Harry Reid published an op-ed in today's Washington Post defending last week's change in Senate precedent. He begins his essay by arguing--like I did in the immediate aftermath of the vote-- that what occurred last week was vastly less significant than what we typically associate with the s0-called "nuclear option" (i.e. the threatened nuclear option in 2005). Now I suppose that, at a procedural level, what occurred in the Senate was a "nuclear option" (if we use the phrase nuclear option broadly to describe any procedural change that limits a minority's ability to obstruct). However, I would argue that Reid's move is unbefitting a term with the word "nuclear" in it. As a conceptual matter congressional observers associate the term "nuclear option" with limiting a minority's right to debate a bill on the Senate floor, which many observers have noted this is not. In his essay, Reid also argues that, contrary to the hysteria, his parliamentary move represents a return to Senate precedent (not a fundamental change). Gregory Koger, posting over at TMC, presents a chart showing the incidence of votes to suspend Senate Rule XX post-cloture (the procedural maneuver Reid was reacting to). Note that in 2010 there were 18 votes to suspend Senate Rule XX post-cloture. There were only two (denoted by the red lines) from 1971 to 2009. So what occurred in the Senate was really the elimination of post-cloture obstructionism (which Koger shows quite clearly was rare prior to 2010 with respect to votes to suspend Rule 22). Once cloture has been enacted, which it was in this case, and a bill has a the tacit support of a super-majority in the Senate, dilatory amendments are out of order according to Rule XX. What's important here is that nothing has changed regarding pre-cloture obstruction. The minority still retains the power of unlimited debate. This is why Reid and numerous other observers (i.e. Sarah Binder, Steve Smith and Gregory Koger) uave argued that this is not what we typically associate with the "nuclear option" but rather an attempt to regain normal order. Of course, in another sense Reid is downplaying the long-term significance of his parliamentary move. In the coming years new majorities, particularly a new Republican majority, will have an easier time eliminating or severely limiting the filibuster. One thing many students of Congress know is that seemingly minor changes in rules can have unforeseen and consequential long-term effects. Here are some experts from Reid's op-ed from the Washington Post:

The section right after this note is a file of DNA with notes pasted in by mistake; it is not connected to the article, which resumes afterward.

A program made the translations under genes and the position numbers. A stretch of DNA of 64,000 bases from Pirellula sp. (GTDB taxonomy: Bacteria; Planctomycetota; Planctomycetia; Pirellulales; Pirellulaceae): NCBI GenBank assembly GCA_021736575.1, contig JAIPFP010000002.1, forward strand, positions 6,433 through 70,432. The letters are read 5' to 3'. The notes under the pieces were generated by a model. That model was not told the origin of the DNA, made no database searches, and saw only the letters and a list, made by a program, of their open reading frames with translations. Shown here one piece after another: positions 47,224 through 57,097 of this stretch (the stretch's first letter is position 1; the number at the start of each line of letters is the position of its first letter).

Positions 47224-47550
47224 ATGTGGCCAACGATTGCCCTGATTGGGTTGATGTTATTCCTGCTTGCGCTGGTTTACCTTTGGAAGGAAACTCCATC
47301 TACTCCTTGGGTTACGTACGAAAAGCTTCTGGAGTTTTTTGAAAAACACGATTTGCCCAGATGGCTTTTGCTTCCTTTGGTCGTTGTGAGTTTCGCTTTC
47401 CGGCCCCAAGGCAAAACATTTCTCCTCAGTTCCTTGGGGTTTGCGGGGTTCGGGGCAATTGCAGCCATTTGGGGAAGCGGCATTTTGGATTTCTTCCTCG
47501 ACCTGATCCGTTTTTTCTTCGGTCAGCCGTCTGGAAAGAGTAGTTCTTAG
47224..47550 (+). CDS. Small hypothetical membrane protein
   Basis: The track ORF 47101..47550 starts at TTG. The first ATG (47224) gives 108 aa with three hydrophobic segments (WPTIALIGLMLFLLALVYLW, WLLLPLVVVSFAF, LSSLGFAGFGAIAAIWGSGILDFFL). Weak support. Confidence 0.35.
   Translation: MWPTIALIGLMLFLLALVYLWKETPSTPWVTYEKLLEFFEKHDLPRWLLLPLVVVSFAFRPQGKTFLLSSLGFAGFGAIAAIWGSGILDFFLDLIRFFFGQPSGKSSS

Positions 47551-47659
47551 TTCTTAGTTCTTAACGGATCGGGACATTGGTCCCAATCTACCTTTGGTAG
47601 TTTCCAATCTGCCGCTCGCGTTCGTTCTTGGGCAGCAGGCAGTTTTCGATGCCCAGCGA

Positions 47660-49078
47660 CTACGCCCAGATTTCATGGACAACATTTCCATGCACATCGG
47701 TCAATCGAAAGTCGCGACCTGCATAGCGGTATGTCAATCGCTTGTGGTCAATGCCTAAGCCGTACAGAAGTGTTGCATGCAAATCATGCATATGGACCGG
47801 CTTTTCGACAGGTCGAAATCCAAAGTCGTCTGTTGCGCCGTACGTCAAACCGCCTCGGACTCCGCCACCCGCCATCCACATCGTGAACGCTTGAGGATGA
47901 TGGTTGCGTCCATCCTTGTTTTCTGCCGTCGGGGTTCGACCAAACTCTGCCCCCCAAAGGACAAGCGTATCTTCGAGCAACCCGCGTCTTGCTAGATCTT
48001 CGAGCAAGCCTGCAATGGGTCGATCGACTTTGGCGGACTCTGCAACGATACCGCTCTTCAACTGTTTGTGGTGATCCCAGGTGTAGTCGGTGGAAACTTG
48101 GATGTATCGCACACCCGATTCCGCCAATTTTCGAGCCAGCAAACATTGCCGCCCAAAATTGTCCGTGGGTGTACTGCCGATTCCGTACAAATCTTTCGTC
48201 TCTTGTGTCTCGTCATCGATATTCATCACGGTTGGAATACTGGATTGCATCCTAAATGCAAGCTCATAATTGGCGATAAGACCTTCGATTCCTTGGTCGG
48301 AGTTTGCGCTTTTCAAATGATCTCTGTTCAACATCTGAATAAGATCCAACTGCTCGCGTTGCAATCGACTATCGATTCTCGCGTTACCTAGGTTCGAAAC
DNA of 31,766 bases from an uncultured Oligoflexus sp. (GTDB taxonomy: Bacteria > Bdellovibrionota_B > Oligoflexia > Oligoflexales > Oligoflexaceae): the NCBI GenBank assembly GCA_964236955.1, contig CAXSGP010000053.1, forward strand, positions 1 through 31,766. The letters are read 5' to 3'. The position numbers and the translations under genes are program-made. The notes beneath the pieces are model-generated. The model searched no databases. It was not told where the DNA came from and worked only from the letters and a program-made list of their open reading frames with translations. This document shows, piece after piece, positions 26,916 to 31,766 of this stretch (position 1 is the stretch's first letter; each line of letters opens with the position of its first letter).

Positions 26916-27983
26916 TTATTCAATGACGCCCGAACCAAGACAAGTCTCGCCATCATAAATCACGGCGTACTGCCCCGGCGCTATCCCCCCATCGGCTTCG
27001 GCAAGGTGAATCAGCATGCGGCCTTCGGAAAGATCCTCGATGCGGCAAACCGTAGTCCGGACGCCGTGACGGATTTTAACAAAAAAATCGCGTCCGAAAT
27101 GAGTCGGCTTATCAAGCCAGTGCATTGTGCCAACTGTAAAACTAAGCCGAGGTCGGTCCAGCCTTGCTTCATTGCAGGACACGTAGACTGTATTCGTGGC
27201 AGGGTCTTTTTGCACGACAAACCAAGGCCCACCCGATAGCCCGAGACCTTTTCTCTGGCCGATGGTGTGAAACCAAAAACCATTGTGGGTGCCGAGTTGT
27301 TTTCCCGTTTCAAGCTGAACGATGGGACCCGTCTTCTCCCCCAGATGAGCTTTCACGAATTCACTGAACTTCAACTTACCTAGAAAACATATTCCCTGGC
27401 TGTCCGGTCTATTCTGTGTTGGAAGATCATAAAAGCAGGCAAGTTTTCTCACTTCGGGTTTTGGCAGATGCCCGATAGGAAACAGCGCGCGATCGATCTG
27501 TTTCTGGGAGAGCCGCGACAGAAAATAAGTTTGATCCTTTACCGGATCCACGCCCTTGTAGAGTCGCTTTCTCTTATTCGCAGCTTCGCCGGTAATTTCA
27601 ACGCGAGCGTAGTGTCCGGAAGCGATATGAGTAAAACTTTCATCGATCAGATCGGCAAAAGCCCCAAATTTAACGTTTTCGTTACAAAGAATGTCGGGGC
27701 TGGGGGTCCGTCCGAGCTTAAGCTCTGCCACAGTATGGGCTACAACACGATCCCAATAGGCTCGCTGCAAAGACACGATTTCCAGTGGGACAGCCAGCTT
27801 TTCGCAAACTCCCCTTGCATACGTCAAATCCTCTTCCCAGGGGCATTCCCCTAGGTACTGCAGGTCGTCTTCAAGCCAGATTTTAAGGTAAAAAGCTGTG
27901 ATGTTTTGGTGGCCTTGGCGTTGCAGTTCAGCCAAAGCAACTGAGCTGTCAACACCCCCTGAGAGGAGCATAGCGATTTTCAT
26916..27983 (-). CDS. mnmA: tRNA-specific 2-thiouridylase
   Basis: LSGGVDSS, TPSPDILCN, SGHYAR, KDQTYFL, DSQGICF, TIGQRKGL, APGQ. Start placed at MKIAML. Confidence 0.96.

The Senate rule change we made last week has been inaccurately described, including by Marc A. Thiessen on this page, as a resort to the “nuclear option.” But rather than a nuclear option that would have forever altered the character of the Senate by limiting the minority’s ability to challenge legislation, the change we made Thursday was a return to order.
The Republicans used a new stall tactic last week, one that is used infrequently in the history of the Senate. It was an attempt to make cloture meaningless — to say that the road to passage must include a vote-a-rama of unrelated, purely political votes.
This is the practice we voted to change. The precedent we set merely returns the Senate to the regular order and only affects the ability of the minority to obstruct and delay after more than 60 senators have voted to end discussion.
Now, 60 votes to end debate will mean debate actually ends, as the rules of the Senate intended. We restored the balance between individual rights and comity in the rules of the Senate. But this change goes only so far. For the good of our economy and our country, I hope Republicans will work with us to restore that balance in our larger political debate in the interest of finding practical, bipartisan solutions to put Americans back to work.